What is the marginal income tax rate once the lifetime allowance has been reached?

06 February 2023

Got a question?We'll put your question to our panel of helpful advisers

Question by Roy

What is the marginal income tax rate once the lifetime allowance has been reached?

Answered by Samantha Secomb

To answer the question of ‘what is marginal tax’, you first have to look at income tax. The amount of income tax owed in any given tax year depends on two primary factors:

  • The amount of income that falls into your personal allowance (PA)

  • The amount of remaining income within each tax band

For most people the PA is currently £12,570. You don’t have to pay any tax on this amount. From there, the percentage of tax paid on earnings for the next pound earned is referred to as the ‘marginal rate’ of tax.

The marginal tax rate is designed as part of a progressive tax structure - see table below. It ensures that lower earners pay a reduced proportion of their income in taxes in comparison to higher earners. Anyone earning less than £12,570 doesn’t owe any taxes, while earnings over £150,000 pay a marginal rate of 45%.

For example, if you earned exactly £150,000 during the last tax year, your marginal rate of tax would be 45% because if you earned one more pound, the tax rate is 45%. However, if you earned £149,999 your marginal tax rate would be 40% as one more pound would keep you in that same tax bracket.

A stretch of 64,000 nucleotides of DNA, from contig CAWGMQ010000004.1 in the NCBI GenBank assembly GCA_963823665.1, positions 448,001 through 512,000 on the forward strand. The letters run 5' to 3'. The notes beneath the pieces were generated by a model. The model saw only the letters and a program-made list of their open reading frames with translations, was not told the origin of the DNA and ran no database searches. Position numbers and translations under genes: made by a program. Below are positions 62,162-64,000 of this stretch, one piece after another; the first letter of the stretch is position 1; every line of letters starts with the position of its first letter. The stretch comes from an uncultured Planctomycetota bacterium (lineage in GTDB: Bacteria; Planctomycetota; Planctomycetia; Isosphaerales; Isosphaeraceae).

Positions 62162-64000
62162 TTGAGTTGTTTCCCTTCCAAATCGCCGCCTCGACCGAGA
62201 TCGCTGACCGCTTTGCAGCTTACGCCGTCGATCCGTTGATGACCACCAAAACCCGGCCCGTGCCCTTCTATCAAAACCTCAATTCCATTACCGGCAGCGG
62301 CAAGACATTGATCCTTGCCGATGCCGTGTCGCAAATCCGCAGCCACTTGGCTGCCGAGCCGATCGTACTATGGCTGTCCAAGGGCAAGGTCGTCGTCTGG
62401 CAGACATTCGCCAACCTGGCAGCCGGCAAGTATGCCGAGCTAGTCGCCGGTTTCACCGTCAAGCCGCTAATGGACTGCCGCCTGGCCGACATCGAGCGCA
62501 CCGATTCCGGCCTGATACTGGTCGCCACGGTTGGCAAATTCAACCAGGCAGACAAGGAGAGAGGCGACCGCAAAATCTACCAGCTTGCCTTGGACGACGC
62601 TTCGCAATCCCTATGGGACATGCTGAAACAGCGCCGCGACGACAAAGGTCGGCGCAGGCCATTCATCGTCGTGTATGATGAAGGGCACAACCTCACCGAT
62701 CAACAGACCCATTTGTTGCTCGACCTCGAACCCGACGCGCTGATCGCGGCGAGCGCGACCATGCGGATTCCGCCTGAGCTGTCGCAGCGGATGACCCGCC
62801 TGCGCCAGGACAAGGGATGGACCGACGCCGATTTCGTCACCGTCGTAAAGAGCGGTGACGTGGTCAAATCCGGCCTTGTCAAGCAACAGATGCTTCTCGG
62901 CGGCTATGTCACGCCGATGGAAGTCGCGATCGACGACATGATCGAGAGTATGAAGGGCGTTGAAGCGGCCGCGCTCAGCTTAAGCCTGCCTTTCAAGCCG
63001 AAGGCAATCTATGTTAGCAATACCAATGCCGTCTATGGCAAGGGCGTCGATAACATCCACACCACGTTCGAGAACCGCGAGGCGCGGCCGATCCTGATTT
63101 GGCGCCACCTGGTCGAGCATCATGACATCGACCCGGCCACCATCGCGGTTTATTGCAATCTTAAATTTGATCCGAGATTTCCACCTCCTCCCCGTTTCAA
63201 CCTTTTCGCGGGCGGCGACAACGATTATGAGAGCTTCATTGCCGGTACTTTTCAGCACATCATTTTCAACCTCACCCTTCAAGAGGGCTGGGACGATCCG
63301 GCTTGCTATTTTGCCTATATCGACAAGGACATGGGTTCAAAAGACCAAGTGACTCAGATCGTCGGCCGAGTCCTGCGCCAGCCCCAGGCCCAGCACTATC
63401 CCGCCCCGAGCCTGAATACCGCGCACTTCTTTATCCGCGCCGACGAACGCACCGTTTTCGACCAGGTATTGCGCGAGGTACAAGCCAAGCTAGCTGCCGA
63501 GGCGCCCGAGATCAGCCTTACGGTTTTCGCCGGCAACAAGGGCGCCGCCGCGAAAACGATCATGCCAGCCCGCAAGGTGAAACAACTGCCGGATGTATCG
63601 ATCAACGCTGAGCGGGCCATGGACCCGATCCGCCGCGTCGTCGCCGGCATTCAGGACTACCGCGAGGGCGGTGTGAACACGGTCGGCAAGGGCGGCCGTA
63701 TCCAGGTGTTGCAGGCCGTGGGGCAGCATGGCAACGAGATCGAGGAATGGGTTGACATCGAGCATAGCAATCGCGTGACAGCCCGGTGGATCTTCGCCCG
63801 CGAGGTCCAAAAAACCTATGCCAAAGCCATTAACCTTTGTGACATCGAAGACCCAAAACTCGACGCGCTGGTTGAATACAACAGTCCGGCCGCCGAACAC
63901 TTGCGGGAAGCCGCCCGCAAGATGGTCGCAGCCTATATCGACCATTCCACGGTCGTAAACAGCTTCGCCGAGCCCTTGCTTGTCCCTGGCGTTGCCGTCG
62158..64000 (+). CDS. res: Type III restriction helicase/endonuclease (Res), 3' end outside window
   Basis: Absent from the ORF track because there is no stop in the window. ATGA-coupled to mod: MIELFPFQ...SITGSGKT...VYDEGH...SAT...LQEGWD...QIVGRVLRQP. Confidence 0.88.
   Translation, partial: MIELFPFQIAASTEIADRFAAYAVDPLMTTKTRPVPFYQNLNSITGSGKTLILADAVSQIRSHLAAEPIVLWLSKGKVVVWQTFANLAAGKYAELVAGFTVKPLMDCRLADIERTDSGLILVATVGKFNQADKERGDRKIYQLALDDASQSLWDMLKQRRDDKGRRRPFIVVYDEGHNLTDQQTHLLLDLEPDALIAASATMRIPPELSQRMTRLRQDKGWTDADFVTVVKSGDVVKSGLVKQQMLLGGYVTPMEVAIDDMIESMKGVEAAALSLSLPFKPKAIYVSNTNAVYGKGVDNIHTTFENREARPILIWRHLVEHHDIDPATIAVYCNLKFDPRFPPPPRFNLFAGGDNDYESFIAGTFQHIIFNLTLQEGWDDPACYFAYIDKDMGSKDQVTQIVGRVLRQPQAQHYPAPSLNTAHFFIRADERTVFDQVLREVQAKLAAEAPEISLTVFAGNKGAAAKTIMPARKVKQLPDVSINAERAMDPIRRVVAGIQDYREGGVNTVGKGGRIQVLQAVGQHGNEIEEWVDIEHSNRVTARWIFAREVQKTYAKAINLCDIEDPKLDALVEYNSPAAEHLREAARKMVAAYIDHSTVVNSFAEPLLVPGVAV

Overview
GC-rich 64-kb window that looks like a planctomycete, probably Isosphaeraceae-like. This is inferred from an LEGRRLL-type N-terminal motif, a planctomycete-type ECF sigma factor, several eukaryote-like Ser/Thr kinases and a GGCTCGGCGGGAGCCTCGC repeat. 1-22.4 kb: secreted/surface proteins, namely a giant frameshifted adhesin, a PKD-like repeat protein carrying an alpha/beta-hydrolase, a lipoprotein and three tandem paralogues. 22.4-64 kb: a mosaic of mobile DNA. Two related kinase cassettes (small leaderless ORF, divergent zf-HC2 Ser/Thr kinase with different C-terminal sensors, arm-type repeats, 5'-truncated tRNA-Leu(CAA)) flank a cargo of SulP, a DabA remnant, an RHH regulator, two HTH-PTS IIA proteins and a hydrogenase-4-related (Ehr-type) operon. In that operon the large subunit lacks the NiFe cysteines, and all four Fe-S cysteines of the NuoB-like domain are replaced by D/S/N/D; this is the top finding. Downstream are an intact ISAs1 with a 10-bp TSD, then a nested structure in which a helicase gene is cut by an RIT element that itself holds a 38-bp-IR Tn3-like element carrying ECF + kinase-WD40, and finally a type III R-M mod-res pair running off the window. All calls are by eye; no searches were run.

As stated above, the marginal tax rate refers to the rate paid on the next pound of earnings. Another frequently used term is the ‘effective’ rate of tax. This refers to the concept that taxpayer earnings will be taxed further due to other allowances being removed when earnings increase. For example, the Child Benefit is one such allowance. When earnings reach a high enough threshold, the Child Benefit is withdrawn which effectively lowers income beyond the marginal rate.

There are further considerations that can increase marginal tax rate within the UK, with higher earnings incurring more than the 45% tax rate. When personal income reaches £100,000, your tax-free PA is withdrawn which adds up to an extra 20% tax on earnings between £100,000 and £123,000. With an extra 20% tax, your marginal tax rate on any income over £100,000 would be 60%.

Keep in mind these are simply illustrations, as tax rates change from year to year, for example the additional rate of tax is due to change from £150,000 to £125,140, the income level at which an individual will not have any Personal Allowance, because £1 of the Personal Allowance is withdrawn for every £2 of income above £100,000 from 6 April 2023.

I hope this helps and not too much as I wanted to cover all angles for you Roy.

Answered by

Samantha Secomb

Chartered Financial Planner, FPFS

On a mission to make unbiased financial advice relevant and accessible to women.